By Paul Krugman
New York Times
On Monday Jeb Bush — or I guess that's Jeb!, since he seems to have decided to replace his family name with a punctuation mark — finally made his campaign for the White House official, and gave us a first view of his policy goals. First, he says that if elected he would double America's rate of economic growth to 4 percent. Second, he would make it possible for every American to lose as much weight as he or she wants, without any need for dieting or exercise.
OK, he didn't actually make that second promise. But he might as well have. It would have been just as realistic as promising 4 percent growth, and considerably less irresponsible.
I'll get to Jeb!onomics in a minute, but first let me tell you about a dirty little secret of economics — namely, that we don't know very much about how to raise the long-run rate of economic growth. Economists do know how to promote recovery from temporary slumps, even if politicians usually refuse to take their advice. But once the economy is near full employment, further growth depends on raising output per worker. And while there are things that might help make that happen, the truth is that nobody knows how to conjure up rapid productivity gains.
Why, then, would Bush imagine that he is privy to secrets that have evaded everyone else?
One answer, which is actually kind of funny, is that he believes that the growth in Florida's economy during his time as governor offers a role model for the nation as a whole. Why is that funny? Because everyone except Bush knows that, during those years, Florida was booming thanks to the mother of all housing bubbles. When the bubble burst, the state plunged into a deep slump, much worse than that in the nation as a whole. Taking the boom and the slump together, Florida's longer-term economic performance has, if anything, been slightly worse than the national average.
The key to Bush's record of success, then, was good political timing: He managed to leave office before the unsustainable nature of the boom he now invokes became obvious.
But Bush's economic promises reflect more than self-aggrandizement. They also reflect his party's habit of boasting about its ability to deliver rapid economic growth, even though there's no evidence at all to justify such boasts. It's as if a bunch of relatively short men made a regular practice of swaggering around, telling everyone they see that they're 6 feet 2 inches tall.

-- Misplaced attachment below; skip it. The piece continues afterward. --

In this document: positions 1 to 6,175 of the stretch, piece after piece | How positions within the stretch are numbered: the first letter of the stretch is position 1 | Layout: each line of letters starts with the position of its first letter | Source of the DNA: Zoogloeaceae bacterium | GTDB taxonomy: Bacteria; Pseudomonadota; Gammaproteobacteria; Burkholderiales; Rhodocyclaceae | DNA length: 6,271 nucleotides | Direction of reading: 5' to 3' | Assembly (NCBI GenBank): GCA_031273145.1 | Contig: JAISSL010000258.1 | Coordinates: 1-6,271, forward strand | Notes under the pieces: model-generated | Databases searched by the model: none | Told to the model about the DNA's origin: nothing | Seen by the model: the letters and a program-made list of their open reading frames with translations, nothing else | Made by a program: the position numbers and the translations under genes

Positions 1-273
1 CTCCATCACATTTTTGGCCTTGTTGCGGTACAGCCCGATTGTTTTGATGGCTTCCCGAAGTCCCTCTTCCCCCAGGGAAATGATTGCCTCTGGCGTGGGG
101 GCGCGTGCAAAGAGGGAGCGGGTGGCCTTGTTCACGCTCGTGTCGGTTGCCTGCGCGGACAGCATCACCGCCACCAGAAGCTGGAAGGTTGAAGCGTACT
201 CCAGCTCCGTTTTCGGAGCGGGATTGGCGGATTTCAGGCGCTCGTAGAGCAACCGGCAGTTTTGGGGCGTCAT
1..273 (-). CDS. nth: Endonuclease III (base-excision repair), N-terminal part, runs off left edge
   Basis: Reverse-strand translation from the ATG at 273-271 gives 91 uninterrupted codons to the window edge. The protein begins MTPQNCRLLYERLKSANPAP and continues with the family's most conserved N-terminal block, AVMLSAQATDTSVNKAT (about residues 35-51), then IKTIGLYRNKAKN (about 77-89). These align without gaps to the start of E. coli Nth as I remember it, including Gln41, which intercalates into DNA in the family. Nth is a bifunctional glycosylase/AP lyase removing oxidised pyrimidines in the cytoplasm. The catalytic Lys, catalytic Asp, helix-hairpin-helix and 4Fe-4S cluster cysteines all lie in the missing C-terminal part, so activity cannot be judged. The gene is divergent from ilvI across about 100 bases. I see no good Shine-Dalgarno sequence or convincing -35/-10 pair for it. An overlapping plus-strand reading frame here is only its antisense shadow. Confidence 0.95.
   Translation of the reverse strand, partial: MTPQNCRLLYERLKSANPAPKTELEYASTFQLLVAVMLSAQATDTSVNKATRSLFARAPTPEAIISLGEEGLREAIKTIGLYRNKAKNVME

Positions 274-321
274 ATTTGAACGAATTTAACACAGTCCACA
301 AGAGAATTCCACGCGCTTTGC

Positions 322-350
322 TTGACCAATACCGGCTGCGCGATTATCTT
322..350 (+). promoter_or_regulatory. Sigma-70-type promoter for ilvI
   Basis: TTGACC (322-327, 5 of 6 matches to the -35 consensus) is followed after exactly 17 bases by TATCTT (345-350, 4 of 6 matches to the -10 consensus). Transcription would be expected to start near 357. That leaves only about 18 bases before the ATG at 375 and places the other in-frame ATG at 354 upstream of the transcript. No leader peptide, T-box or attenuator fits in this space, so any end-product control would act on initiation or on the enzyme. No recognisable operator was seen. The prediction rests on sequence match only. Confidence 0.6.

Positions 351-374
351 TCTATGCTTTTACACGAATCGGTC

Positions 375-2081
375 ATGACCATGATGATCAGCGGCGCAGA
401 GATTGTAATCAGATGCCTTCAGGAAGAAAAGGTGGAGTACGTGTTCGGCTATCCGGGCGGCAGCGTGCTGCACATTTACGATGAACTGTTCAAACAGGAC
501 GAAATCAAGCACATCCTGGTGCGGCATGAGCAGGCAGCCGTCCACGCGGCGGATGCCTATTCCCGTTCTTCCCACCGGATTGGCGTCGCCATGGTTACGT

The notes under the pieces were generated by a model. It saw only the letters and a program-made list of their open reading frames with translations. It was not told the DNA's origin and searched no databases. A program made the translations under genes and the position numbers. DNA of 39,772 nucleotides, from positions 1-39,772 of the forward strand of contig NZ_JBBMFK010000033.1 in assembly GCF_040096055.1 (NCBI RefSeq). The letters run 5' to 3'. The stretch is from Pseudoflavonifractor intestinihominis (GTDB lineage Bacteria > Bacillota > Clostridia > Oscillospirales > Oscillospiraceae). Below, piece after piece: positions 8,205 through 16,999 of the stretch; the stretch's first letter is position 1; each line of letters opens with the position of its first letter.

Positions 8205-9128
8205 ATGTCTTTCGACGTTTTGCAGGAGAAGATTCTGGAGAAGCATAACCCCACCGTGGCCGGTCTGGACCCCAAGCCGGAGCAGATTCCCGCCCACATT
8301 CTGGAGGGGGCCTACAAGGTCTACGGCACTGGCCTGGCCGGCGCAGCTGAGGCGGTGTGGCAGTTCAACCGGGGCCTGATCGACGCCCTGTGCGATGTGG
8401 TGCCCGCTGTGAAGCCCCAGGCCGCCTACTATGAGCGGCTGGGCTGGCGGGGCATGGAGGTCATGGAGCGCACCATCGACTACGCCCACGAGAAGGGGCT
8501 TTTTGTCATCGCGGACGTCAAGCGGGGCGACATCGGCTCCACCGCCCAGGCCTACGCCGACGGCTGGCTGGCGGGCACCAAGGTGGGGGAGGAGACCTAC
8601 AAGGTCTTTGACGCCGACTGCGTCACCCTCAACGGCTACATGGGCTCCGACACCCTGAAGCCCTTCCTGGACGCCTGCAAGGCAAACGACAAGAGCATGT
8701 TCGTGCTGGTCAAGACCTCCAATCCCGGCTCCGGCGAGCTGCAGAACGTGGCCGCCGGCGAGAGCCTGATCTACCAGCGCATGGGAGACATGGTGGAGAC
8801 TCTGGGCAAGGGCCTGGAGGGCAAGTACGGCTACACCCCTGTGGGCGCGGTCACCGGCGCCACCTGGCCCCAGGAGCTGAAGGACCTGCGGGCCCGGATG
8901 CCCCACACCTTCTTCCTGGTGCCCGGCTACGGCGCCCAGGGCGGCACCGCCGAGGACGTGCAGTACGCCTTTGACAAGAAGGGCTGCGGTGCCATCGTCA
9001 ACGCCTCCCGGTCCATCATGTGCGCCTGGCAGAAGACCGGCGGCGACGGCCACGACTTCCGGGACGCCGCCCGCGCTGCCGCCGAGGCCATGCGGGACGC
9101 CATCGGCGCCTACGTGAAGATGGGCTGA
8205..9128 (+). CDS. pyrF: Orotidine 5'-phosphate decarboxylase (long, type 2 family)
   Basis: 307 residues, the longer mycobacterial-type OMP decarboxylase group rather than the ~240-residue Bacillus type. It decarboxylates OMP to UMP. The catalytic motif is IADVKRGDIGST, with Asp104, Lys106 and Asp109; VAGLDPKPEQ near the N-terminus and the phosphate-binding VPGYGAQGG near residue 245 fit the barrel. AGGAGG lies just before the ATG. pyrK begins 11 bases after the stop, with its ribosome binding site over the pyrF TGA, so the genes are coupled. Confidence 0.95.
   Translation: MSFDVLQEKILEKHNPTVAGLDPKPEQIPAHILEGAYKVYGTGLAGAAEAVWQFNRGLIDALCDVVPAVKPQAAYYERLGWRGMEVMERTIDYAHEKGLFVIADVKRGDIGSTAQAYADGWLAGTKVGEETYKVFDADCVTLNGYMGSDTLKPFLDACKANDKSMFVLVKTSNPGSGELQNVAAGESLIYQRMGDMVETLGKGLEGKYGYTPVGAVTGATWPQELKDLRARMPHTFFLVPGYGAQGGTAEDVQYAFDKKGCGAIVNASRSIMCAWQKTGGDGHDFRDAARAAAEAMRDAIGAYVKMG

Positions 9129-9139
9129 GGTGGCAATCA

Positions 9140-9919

To be more specific, the next time you encounter some conservative going on about growth, you might want to bring up the following list of names and numbers: Bill Clinton, 3.7; Ronald Reagan, 3.4; Barack Obama, 2.1; George H.W. Bush, 2.0; George W. Bush, 1.6. Yes, that's the last five presidents - and the average rate of growth of the U.S. economy during their time in office (so far, in Obama's case). Obviously, the raw numbers don't tell the whole story, but surely there's nothing in that list to suggest that conservatives possess some kind of miracle cure for economic sluggishness. And, as many have pointed out, if Jeb! knows the secret to 4 percent growth, why didn't he tell his father and brother?
Or consider the experience of Kansas, where Gov. Sam Brownback pushed through radical tax cuts that were supposed to drive rapid economic growth. "We'll see how it works. We'll have a real live experiment," he declared. And the results of the experiment are now in: The promised boom never arrived, big deficits did, and, despite savage cuts to schools and other public services, Kansas eventually had to raise taxes again (with the pain concentrated on lower-income residents).
Why, then, all the boasting about growth? The short answer, surely, is that it's mainly about finding ways to sell tax cuts for the wealthy. Such cuts are unpopular in and of themselves, and even more so if, like the Kansas tax cuts for businesses and the affluent, they must be paid for with higher taxes on working families and/or cuts in popular government programs. Yet low taxes on the rich are an overriding policy priority on the right - and promises of growth miracles let conservatives claim that everyone will benefit from trickle-down, and maybe even that tax cuts will pay for themselves.
There is, of course, a term for basing a national program on this kind of self-serving (and plutocrat-serving) wishful thinking. Way back in 1980, George H.W. Bush, running against Reagan for the presidential nomination, famously called it "voodoo economic policy." And while Reaganolatry is now obligatory in the Republican Party, the truth is that he was right.
So what does it say about the state of the party that Bush's son — often portrayed as the moderate, reasonable member of the family — has chosen to make himself a high priest of voodoo economics? Nothing good.